Fire Fighter Suicide: Know the Signs

Author: IAFF Staff

October 10, 2019

Do you know a fire fighter who has died by suicide or a department that has lost a fire fighter to suicide?  While the rate of fire fighter suicide is unknown, in a 2018 non-scientific survey of 7,000 IAFF members, 19 percent of respondents reported having had suicidal thoughts linked to occupational and emotional stress.

While more research is needed to understand fire fighter suicide and suicidal behavior, the survey sheds light on a sobering reality many already know.



Fire Fighter Suicide Is a Real Problem

While we don’t know if fire fighter suicide is increasing or if increased awareness of behavioral health issues among fire fighters has led to more vigilant suicide reporting, we know that one suicide is too many.  Until recently, no reliable national reporting system to track fire fighter suicide has existed, so establishing a rate of suicide hasn’t been possible. As part of efforts to understand fire fighter suicide and the scope of the problem, the IAFF has developed the IAFF Suicide Reporting System.*

Why Do People Commit Suicide?

Suicide occurs primarily because of overwhelming mental and emotional pain, which becomes unbearable because it’s viewed as unending — something that can’t be fixed and that only can death end. Choosing suicide is not the same as making other choices. A multitude of personal and environmental factors — from severe depression to social isolation and not knowing how to ask for help — play a role in suicide. Each person’s situation is unique.

Risk Factors for Suicide

Research has consistently shown that certain people and populations are at a higher risk of suicide. Risk factors do not cause suicide but are characteristics that increase the statistical likelihood that someone will die by suicide. These include:
  • A mental health or substance use disorder
  • A history of trauma
  • A previous suicide attempt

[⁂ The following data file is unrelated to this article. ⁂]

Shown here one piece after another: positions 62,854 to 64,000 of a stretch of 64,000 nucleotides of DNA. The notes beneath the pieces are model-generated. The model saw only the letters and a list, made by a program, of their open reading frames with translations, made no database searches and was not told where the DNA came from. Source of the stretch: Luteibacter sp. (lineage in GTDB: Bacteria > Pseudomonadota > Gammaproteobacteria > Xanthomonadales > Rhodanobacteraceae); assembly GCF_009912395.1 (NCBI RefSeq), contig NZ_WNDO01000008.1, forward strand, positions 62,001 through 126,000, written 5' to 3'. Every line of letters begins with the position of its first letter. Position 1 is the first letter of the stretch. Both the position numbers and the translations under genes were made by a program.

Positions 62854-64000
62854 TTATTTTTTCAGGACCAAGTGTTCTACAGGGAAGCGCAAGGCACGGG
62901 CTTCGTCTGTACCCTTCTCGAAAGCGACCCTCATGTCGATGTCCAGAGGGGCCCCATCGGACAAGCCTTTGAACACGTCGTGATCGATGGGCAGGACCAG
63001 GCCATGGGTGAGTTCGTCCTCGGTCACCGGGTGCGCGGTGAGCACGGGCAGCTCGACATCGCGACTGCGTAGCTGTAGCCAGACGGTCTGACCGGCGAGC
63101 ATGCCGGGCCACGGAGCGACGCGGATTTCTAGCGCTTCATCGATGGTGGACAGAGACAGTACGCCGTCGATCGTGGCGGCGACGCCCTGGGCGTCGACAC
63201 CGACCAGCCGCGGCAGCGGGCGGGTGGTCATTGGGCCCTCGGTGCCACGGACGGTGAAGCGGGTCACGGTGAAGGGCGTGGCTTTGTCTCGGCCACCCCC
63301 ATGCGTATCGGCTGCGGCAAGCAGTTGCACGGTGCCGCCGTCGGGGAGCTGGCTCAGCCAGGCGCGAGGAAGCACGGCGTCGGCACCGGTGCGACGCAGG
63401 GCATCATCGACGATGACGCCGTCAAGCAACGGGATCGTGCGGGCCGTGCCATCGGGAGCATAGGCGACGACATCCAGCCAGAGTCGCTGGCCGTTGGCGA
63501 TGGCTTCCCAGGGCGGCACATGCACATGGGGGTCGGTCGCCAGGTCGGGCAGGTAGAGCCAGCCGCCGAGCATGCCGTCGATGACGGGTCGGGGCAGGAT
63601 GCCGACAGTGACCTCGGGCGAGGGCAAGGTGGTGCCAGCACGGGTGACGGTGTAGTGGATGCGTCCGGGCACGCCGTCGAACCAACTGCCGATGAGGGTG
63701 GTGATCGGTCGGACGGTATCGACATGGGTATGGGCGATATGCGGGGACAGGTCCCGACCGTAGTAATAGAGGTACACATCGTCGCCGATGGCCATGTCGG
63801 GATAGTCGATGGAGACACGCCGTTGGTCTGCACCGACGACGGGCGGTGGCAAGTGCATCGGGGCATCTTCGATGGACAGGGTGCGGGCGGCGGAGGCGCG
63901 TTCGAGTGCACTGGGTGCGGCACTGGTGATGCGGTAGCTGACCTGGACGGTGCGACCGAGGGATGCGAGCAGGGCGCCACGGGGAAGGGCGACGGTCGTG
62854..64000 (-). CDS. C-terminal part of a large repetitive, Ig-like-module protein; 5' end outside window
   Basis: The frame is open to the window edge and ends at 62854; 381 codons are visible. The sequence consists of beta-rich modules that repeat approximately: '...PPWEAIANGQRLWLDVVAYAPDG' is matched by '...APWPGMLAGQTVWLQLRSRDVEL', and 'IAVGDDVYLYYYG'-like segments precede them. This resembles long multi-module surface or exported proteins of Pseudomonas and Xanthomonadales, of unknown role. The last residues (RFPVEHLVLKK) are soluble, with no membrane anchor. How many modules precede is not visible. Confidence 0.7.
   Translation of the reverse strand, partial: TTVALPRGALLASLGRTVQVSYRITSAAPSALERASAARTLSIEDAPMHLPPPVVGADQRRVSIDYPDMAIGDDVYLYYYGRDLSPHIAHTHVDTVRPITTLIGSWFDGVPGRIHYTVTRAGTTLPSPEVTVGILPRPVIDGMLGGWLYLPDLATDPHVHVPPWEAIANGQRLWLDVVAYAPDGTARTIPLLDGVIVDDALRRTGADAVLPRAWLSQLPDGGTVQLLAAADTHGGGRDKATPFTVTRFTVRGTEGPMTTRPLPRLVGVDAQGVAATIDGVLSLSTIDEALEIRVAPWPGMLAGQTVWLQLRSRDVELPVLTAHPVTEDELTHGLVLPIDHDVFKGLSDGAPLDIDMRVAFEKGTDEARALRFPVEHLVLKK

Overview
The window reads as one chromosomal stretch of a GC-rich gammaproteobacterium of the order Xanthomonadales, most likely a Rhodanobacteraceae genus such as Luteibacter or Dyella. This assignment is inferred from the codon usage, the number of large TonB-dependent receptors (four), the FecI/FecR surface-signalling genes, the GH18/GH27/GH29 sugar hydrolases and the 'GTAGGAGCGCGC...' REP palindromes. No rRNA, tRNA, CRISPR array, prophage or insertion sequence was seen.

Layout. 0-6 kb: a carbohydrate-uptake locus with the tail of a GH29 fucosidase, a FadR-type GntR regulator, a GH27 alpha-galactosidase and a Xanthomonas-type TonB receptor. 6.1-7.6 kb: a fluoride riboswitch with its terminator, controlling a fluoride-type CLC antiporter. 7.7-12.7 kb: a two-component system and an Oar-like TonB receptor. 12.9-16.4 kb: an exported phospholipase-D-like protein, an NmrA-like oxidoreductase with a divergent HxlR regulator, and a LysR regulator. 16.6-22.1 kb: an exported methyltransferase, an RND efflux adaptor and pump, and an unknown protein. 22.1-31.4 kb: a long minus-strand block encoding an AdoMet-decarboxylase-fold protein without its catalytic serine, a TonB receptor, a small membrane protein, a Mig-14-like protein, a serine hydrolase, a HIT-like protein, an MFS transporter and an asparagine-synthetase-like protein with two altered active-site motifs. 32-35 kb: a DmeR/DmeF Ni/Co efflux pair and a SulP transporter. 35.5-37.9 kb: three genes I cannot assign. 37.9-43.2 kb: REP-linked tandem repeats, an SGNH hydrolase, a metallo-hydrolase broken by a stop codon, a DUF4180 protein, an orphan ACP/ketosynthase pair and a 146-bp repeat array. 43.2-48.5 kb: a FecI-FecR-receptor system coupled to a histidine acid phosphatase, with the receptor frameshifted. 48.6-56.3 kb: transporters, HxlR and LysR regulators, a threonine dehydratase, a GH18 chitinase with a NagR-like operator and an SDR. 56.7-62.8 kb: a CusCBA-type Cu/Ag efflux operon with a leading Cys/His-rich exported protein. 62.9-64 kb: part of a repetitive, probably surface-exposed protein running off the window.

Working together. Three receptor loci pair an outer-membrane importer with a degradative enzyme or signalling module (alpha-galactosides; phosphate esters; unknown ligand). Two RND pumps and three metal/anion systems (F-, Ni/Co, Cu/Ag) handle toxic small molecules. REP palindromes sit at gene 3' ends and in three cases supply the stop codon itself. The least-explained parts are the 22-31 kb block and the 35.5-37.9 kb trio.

• A family history of suicide
  • Loss of job, finances or major relationships
  • Lack of health care access
  • Easy access to lethal means
  • Feeling hopeless or isolated

Warning Signs Someone Is Imminently Suicidal

While risk factors place an individual at increased statistical risk of suicide, warning signs are identifiable behavioral, emotional or interpersonal cues that someone could be at immediate risk of attempting suicide. Warning signs are cries for help that should not be ignored. If you or someone you know is exhibiting even one of these signs, seek help immediately.
  1.   Talking about or feeling hopeless, trapped or having no reason to live
  2.   Talking or thinking about wanting to die
  3.   Talking about or feeling unbearable pain
  4.   Researching or planning ways to commit suicide
  5.   Talking about or feeling like a burden to others
  6.   Talking about or feeling a lack of belonging
  7.   Calling people to say goodbye
  8.   Giving away prized possessions
  9.   Abandoning social, occupational and daily activities
  10. Severe and sudden changes in sleep, substance use and mood

You Can Help Prevent Suicide

If someone you know is showing any of these signs, immediate intervention is needed. When someone is showing suicide warning signs, simply ask the question clearly and directly, “Are you thinking of killing yourself?” If the person says yes, sometimes or they’re not sure, it’s time to seek help.
  • Visit a licensed mental health professional or the emergency room
  • Call the Suicide Prevention Lifeline at 1-800-273-TALK (8255)
  • Call the Firefighter & Family Crisis and Support Line 1-844-525-FIRE (3473)
If you have lost someone to suicide and are struggling to make sense of the loss, see the IAFF Fire Fighter Suicide Guide: How to Cope with Grief and Loss. If you are not currently suicidal, but considering treatment for yourself or a friend, call IAFF Center of Excellence for a free and confidential screening. The Center is a residential behavioral health treatment facility exclusively for IAFF members. The Center offers detox, inpatient, partial hospitalization, intensive outpatient and outpatient levels of care for behavioral health problems, including post-traumatic stress disorder (PTSD), substance abuse and depression.

 


Lauren Kosc, M.A., LCPC is a behavioral health specialist, clinician and blog writer for the International Association of Fire Fighters (IAFF).

If you are an IAFF member in recovery and want to share your story, contact
[email protected]. *If you are an IAFF union officer and know of a current or former member who has died by suicide — or was suspected to have died by suicide — consider reporting it to the IAFF.


Sources:

Ushery, David; Stulberger, Evan; Wagner, Liz; Bott, Michael; Manney, Dave. “

I-Team: National Data Shows Firefighter’s Mental, Emotional Health Not Getting Enough Attention.
” 4 New York, February 24, 2018. Accessed October 9, 2019. 

Suicide Prevention Hotline. “We Can All Prevent Suicide.” Accessed October 9, 2019. 

International Association of Fire Fighters. “FIRE FIGHTER SUICIDE How to Cope With Grief and Loss.” Accessed October 9, 2019.

International Association of Fire Fighters. “Suicide and Suicide Prevention in the Fire Service.” August 22, 2019. Accessed October 9, 2019.



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